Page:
This is the transcript of a disastrous interview I conducted in July 2007 during the Indian Summer festival in Glasgow. Annuals' debut Be He Me was a favourite of mine at the time – the North Carolinian sextet's single Brother was the kind of mammoth, stirring opus that should have projected them into the realms of Arcade Fire reverence - and the opportunity to speak to frontman Adam Baker and drummer Nick Radford after an opulent, swaying set proved to much to resist.
Now, festivals are rarely the most conducive of settings for a comprehensive interview as far too many factors can go wrong: drunk band members, drunk interviewer, pissing sheets of rain ruining recording equipment or, my own personal favourite, inebriated fans (or should that be fannies) trying to get in on the interview. So it was hardly surprising this chit-chat with Annuals became a bit of a challenge. Sat outside a hut on Victoria Park’s bowling green, things seemed to be going fine, there was booze, merriment and the photographer, John Lewis, had taken some wonderful shots, but a couple of minutes into the interview - a whisky soused - Adam dropped the dictaphone he had been diligently balancing on his knee. After a mild panic everything seemed to be okay but once the interview was completed I tested the levels to discover that only the first 2mins 33secs had recorded – much to my utter horror.
With Jason Pierce’s voice booming in the background as Spiritualized’s Acoustic Mainline set began gushing from the PA, neither Adam, Nick or myself (John had already buggered off by this point – these photographers have an easy life, coming and going as they please) were entirely comfortable doing the interview once again, so agreed to cut down the questions to a minimum. So, what lies before you is a down-sized version of an interview that was an initially articulate, funny and intriguing insight into one of 2007's great, unsung acts. Thankfully, the interview never ran when it was supposed to because Annuls had just finished promoting Be He Me - they were flying back to US the following day for some much needed rest judging by the black rings around their eyes. But they were lovely, endearing guys who played a stunning live set (2 percussionists always does it for me) and I would thoroughly recommend you check them out this year.
Hi guys, thanks for taking the time out for a chit-chat. How was the show?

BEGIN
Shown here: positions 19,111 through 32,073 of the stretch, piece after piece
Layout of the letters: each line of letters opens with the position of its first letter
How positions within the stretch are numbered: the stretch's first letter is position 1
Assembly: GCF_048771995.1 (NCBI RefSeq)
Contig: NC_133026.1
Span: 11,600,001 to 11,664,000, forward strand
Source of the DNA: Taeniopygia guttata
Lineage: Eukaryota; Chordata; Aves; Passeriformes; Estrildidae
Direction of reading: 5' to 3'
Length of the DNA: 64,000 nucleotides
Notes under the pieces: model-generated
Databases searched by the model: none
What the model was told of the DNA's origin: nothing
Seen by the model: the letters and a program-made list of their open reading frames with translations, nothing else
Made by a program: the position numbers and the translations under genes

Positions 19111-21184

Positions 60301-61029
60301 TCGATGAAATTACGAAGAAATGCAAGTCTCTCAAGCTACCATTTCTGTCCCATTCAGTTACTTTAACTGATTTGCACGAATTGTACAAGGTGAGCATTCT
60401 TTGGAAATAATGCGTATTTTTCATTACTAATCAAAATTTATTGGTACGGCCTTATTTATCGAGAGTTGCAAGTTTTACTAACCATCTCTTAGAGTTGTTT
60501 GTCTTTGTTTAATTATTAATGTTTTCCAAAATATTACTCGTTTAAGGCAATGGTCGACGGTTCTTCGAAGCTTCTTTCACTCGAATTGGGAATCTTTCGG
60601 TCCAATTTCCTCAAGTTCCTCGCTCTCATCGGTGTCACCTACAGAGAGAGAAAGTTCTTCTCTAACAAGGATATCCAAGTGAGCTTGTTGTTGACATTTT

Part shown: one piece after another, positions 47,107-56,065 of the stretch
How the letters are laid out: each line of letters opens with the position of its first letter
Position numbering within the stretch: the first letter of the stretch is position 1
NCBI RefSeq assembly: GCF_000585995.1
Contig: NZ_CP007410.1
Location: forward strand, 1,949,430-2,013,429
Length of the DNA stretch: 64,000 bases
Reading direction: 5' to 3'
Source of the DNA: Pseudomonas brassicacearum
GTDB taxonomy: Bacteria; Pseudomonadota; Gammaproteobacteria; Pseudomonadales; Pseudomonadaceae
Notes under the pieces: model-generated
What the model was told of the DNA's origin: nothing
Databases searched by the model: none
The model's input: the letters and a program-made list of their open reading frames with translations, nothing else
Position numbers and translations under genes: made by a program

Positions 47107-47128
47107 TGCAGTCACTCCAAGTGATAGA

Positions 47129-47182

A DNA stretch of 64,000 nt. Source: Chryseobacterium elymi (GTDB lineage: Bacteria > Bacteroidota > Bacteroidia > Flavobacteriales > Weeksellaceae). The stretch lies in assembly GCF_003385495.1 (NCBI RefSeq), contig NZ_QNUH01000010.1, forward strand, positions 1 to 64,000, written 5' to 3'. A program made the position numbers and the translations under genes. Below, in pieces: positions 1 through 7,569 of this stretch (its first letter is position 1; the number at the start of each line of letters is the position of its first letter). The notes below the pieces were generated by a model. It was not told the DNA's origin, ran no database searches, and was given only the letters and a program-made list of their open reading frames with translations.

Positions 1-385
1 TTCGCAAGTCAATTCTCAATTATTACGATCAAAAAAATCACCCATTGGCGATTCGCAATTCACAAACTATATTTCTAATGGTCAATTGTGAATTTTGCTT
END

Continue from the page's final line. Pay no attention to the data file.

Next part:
Nick: It was great, man. It was a pretty good crowd too although it started raining. You guys have the most fucked up summers
You’re darn tootin’ right we do – you should try our winters mate. So, do you guys actually enjoy playing festivals or is it something you’d rather do without?
Adam: We love festivals actually
Nick: Yeah, it’s nice to see when people are actually enjoying your music instead of killing time.
Adam I guess when you spend that much money to go and see something you’re gonna have to be enthusiastic about it and it’s always nice to be on the receiving end of that.
So how do UK festivals compare to those back in the States?
Adam: There’s much fewer US festivals than there are here in the UK. Band’s tour round the country all the time and people have the chance to see all these bands constantly and festivals are more of a wrapping up or what not. Over here the festivals are way more important and its more of an exciting experience because this is one of the only chances you get to see all of your favourite bands with all of your friends.but the weather here kind of determines whether you enjoy it, I guess.
Not so my friend. Spin and Needles has had many a cracking festival knee deep in human excrement whilst the big man upstairs pisses out a relentless stream of aqueous content but never mind that how did you guys get it together?
Nick: Well, pretty much both parts of our band started playing in different bands in North Carolina but we got together through Kenny's [Florence – guitarist] girlfriend and from then on we started practicing together and playing a few shows. Then when the band started to get a bit more more attention we decided to put all our eggs into one basket and set out as The Annuals you’ve seen today.
On your debut record Be He Me you seem hell-bent on creating escalating, symphonic soundscapes. What were your influences when creating the record?
Adam: [sighs] God, if I had a dollar ever time someone asked me that. In essence the record was inspired by some and perhaps non of the following: Brian Wilson, Phil Collins, Paul Simon, Mr Go Go, Toni Toni Toni, Bjork and, of course, Annuals,
Phil Collins? Really?An, um, interesting choice. The album has been well received globally – Did you *ahem* feel it coming in the air tonight?